Does seller really get in way at home showing?
My wife would be a terrific salesperson. She presents in a logical, intelligent manner and typically arrives at a satisfactory compromise long before others even know one is needed.
It’s simply not in her makeup to knowingly make a false statement, and she has an uncanny way of making complete strangers feel instantly comfortable.
So, when I saw a real estate agent’s checklist to make sure “the seller is not around” when a potential buyer came to tour our home, it made me stop and wonder.
“We always say that every house has only one owner,” said Elinor Smith, an associate broker with a national realty company. “When the owner is home, the buyer can’t really come and take it all in as an owner would. At some point in the process, the new buyers should absolutely be in the home by themselves.”
Smith said when the sellers are home and happen to be gathered in a room (perhaps a sleepy collegian home for the weekend), buyers tend to forget, or discount, that specific space and move on to the next room in the home. The “complete” tour is often curtailed simply by the owner’s presence, a situation that can be easily remedied with better preparation and flexibility.
However, Smith said it’s often best to have the seller meet the buyer, especially if the agent knows a face-to-face experience will be a plus all around. Depending on personalities, an in-person meeting can make for a less, “us vs. them” adversarial relationship.
“A few years ago during a hectic market, I had one of five offers on a home,” Smith said. “My customers had two little girls and were moving here from out of state. I made a point to show the house when the owners were home and the little girls would be visiting.
“When the owners saw the girls playing in the yard on the toys their grandchildren used, it made a difference. Three of the offers were from investors, but the sellers wanted to sell to a family. They asked about my offer first, knowing I was the agent with the clients who had the girls.”
Another broker said buyers like to be able to open kitchen cabinets and drawers without having to worry about a seller’s watchful eye. However, when it comes to specific issues, it’s often best to have both sides sitting down at the table.
“Some agents may not agree with me because of a potential for loss of control, but it’s often beneficial to get them together so that they can focus on the right pieces,” the broker said. “Agents can get stuck, too, and sometimes it’s not about numbers. When people see real people, it often can change things for the better.”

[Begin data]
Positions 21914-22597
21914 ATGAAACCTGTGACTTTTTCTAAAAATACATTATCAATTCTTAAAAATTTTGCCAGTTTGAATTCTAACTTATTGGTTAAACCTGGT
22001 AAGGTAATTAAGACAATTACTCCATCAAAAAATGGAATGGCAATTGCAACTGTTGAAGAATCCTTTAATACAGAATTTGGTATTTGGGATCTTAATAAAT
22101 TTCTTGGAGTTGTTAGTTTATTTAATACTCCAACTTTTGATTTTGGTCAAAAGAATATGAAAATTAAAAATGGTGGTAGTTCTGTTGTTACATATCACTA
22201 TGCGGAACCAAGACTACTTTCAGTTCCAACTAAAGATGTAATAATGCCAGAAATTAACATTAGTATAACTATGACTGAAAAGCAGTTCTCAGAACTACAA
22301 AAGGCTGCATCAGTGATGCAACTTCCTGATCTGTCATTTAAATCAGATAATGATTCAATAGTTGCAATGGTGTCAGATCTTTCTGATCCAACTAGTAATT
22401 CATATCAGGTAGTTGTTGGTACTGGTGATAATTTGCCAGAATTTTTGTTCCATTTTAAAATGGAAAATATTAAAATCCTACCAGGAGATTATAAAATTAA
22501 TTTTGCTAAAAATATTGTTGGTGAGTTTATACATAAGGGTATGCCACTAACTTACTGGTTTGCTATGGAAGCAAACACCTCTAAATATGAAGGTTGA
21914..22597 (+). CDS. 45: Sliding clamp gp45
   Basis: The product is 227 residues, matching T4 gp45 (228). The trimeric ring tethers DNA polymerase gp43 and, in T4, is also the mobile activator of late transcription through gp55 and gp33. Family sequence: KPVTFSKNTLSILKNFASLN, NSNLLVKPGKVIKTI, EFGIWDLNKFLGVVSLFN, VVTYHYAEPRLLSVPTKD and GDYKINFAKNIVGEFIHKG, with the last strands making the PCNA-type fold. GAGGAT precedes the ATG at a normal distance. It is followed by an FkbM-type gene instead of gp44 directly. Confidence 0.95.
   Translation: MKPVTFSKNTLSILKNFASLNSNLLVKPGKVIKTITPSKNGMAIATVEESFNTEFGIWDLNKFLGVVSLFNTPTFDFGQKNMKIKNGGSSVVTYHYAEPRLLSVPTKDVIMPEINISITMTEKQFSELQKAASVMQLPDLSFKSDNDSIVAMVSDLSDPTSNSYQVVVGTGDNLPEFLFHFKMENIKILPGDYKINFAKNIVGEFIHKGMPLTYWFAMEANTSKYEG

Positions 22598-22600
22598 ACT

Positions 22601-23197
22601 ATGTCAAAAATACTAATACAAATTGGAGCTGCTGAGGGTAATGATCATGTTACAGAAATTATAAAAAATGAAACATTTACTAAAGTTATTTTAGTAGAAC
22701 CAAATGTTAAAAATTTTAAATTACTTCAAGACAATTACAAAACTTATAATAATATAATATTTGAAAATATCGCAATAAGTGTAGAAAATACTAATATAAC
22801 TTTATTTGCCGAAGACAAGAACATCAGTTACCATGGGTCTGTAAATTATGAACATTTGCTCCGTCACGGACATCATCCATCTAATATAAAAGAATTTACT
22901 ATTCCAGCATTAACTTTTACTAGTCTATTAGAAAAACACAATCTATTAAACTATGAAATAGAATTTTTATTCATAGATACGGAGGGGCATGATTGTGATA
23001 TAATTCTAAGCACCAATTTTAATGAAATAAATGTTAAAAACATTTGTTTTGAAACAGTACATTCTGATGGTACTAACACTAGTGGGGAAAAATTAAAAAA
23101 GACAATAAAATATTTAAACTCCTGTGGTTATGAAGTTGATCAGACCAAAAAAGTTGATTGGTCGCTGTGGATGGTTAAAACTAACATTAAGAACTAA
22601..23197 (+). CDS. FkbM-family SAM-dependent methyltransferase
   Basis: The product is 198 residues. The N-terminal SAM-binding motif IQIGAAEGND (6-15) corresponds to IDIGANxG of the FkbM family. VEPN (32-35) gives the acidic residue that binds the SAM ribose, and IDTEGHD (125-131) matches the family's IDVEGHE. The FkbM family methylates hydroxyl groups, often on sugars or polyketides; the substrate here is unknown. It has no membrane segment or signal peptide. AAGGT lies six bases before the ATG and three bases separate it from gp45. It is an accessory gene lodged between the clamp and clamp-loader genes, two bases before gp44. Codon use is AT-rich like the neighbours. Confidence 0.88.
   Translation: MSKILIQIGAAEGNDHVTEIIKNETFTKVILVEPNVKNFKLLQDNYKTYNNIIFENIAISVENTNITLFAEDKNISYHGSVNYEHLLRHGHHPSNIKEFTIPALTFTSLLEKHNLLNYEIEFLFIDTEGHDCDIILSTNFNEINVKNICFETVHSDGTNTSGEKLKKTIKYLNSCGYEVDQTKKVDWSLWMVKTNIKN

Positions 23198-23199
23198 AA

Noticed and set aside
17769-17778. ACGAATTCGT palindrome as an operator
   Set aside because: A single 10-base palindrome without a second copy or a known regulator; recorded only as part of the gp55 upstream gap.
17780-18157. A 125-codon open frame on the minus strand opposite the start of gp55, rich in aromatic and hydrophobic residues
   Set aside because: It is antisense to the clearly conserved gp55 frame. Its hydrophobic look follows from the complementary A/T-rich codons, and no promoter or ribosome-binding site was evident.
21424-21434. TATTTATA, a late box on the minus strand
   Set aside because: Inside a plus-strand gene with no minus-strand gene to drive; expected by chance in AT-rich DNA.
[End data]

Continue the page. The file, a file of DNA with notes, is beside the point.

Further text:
“Real” people can often answer questions that agents cannot.
For example, we came home from work to a find a very interested couple was still considering our home. We (my wife) were able to quickly answer the buyers’ questions, saving valuable time for everybody involved.
The “real” people idea was repeated by a few agents, but the notion that many sellers simply stay too close for comfort surfaced more. It’s not really the physical presence of the seller; it’s more of a lingering perception of not being able to thoroughly look. There’s a sort of responsible freedom that surfaces when a seller is not around.
Another veteran real estate agent said time is usually tight on her initial tour and she prefers the seller not be at home for the first go-round.
“The first time out, I’m operating on a schedule and don’t have a lot of time in between houses, since it takes about four hours to see five or six houses,” she said. “When the seller is there, two things happen. First, the buyers tend not to really ‘look’ at the house, as they are somewhat intimidated. And second, the agent ends up visiting with the sellers, trying to be nice…”
While some agents say that sellers should never be around for the second showing (revealing the buyer’s genuine interest), others say one private visit — regardless of timing, is imperative.
“But the seller should never sit around or stand around,” the latter agent said. “I like it when the seller greets the buyer at the front door for introductions and offers to answer questions. I suggest to the seller that they say, ‘You caught me just walking out the door for my walk or to run to the store …’”
The agent added there are sellers who constantly hover, pointing out inane things like lazy Susan drawers in the kitchen.
“Buyers know right away whether they like a house, and showing someone how nice the hinges are won’t make them buy the house,” she said. “Later, we get a call from the seller saying, ‘Oh, you should have shown them my work bench …’
“Buying a house is so personal,” she added. “People like to be alone.”
Tom Kelly, former real estate editor for The Seattle Times, is a syndicated columnist and talk-show host.
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